However, we only have one case of a Vampire who has regained his soul, the main essence of what separates Vampire Demons from humans.++ Human Liam was a lout, an 18th century fratboy-type, belittled and mocked by his father. The Vampire Angelus was the apex of that behavior, unchecked and acting out in more harsh and violent ways, especially to those who dismissed him while human.

When the Vampire Angelus was restored his human soul by a gypsy cures however, he did not revert back into Liam, the person he was before he was turned. The soul, coupled with his experiences of over 150 years of being a Vampire made him something wholly unique from what he was and what he had been.

With the ensouling, he became Angel. Angelus was dead. Angel was born. And, if not for the loophole in the cures of a escape clause via "one moment of perfect happiness" Angelus would stay dead, with never a chance to be resurrected.

* * * * *

Spike: From Life, to Rebirth, to Becoming A "Dead Shell."

Spike, aka William the Bloody, was sired by Drusilla, who was in turn sired by Angelus. He knew the Vampire Angelus was and, when he encounter him in Buffy's second season, he saw what the souled Angelus had become. (Angel.) He saw the burden for his past crimes that Angel bore because of his soul, and repeatedly mocked him for it. (see AtS "In The Dark.")

However, because of the make-up of his human predecessor (William the Bloody Awful Poet), Spike has a unique ability to love. He loves completely, wholly, obsessively, even desperately. He dose not love halfway, but gives all of himself to it and to the one who he gives the affections. As a human, he worshiped a woman who later declared that he was "beneath" her. That same fateful night he suffered that heartache, he was killed and turned into a Vampire.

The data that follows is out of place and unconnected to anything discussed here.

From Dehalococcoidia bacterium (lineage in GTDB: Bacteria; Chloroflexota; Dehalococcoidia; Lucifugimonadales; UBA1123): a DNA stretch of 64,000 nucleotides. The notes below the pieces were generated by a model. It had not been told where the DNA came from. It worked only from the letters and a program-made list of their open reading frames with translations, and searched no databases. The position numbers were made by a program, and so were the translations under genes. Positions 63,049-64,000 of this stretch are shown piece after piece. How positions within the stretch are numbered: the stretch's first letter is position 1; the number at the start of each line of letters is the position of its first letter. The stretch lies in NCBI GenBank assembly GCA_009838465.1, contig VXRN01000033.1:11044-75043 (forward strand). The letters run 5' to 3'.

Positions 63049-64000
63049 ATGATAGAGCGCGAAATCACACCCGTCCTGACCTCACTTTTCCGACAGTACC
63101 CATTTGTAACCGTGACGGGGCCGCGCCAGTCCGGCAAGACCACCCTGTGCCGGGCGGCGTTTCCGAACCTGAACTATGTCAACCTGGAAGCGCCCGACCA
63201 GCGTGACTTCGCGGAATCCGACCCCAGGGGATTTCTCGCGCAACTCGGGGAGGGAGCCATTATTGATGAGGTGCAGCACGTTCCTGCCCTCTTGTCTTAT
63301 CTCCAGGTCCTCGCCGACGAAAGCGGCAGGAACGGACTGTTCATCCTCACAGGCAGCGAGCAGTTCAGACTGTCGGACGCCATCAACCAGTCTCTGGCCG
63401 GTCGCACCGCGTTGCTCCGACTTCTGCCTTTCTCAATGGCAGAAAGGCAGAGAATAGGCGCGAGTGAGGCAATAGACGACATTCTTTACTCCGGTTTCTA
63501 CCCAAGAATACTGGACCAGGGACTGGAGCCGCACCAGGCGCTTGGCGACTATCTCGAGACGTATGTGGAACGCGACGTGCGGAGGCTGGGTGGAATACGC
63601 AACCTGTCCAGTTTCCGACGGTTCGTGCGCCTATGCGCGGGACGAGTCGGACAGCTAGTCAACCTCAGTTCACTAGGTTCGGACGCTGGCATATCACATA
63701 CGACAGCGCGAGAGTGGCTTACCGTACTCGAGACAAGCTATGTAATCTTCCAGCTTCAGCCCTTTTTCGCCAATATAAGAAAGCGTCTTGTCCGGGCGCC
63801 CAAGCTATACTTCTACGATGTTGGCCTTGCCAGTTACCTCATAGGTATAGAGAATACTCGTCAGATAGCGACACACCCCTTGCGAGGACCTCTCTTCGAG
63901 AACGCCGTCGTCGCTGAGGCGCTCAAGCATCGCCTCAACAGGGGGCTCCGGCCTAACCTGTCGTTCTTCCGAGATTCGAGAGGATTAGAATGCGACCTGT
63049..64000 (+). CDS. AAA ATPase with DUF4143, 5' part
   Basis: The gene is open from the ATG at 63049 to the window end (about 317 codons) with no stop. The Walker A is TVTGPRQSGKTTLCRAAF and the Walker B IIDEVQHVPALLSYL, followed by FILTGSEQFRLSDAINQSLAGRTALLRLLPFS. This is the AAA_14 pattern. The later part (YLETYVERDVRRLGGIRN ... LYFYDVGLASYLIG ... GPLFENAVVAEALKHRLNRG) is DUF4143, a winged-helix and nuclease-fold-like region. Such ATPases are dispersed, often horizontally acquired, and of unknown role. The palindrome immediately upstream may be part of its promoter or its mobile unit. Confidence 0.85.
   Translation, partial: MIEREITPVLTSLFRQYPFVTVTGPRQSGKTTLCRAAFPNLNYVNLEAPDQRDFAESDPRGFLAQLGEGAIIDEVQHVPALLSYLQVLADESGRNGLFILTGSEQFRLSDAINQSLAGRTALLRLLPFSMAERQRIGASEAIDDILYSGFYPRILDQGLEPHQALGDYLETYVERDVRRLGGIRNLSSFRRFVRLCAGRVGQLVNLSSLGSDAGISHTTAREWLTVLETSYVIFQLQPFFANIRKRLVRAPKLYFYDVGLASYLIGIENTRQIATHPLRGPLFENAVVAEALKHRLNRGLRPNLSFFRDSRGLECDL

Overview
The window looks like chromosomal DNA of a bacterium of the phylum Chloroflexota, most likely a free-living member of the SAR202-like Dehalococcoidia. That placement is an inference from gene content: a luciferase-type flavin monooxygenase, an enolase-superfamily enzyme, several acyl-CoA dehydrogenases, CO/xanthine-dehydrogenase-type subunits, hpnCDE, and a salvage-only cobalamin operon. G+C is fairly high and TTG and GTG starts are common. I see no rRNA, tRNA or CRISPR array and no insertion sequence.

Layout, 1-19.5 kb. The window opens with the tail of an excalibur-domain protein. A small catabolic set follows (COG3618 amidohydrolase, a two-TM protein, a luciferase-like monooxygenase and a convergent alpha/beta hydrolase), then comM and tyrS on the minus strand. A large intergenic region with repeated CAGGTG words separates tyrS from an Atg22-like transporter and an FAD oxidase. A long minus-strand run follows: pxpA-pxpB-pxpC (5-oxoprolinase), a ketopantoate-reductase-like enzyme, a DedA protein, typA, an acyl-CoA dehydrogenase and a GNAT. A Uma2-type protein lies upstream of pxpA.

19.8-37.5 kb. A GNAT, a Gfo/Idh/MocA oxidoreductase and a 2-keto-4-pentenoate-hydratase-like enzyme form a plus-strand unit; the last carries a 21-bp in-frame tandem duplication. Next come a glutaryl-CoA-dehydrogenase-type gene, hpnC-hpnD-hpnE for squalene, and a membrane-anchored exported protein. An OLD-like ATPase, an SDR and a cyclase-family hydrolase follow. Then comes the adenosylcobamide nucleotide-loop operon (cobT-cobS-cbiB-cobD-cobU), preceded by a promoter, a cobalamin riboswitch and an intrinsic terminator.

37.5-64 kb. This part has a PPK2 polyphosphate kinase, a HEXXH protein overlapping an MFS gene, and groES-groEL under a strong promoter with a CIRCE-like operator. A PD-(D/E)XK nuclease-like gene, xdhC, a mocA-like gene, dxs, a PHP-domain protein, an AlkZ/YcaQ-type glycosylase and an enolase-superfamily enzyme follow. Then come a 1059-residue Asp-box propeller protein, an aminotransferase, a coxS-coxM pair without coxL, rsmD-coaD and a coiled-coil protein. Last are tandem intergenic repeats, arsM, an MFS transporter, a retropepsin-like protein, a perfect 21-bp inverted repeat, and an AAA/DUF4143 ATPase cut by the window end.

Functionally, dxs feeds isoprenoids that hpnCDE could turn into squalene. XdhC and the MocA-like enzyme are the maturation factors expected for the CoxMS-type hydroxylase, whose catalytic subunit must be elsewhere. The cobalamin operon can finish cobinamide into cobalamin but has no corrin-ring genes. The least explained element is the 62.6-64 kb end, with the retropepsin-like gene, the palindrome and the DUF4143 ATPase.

All of Spike's actions after that, up until his first visit to Sunnydale, were a act of shredding that earlier rejection. He hated what his human self was and did everything in his power to destroy any part of himself that still carried what Cecily rejected in Human William. To be feared and gain respect amongst not only his fellow Vampires but to be what his new beloved, Drusilla wished him to be -- the ultimate monster, as her "Daddy" Angelus was. Spike did not completely win Drusilla until he had done something Angelus had never done . . . killed a slayer. When Dru leaves him because she claims that he's gone soft, is not "monster enough" after his truce with Buffy, he is a broken being. Buffy herself even called him a "shell of a loser."

However, it is three years later, and by her, that he truly becomes a shell of himself, with only option that will forever destroy him, left.

Spike, by his own admission (see "Fool For Love.") became obsessed with Slayers the first moment he herd about them. To his mind, they had to not only be the ultimate challenge -- a complete life or death battle for a vampire -- but a sort of distorted vision of the woman whom he had loved and set herself above him.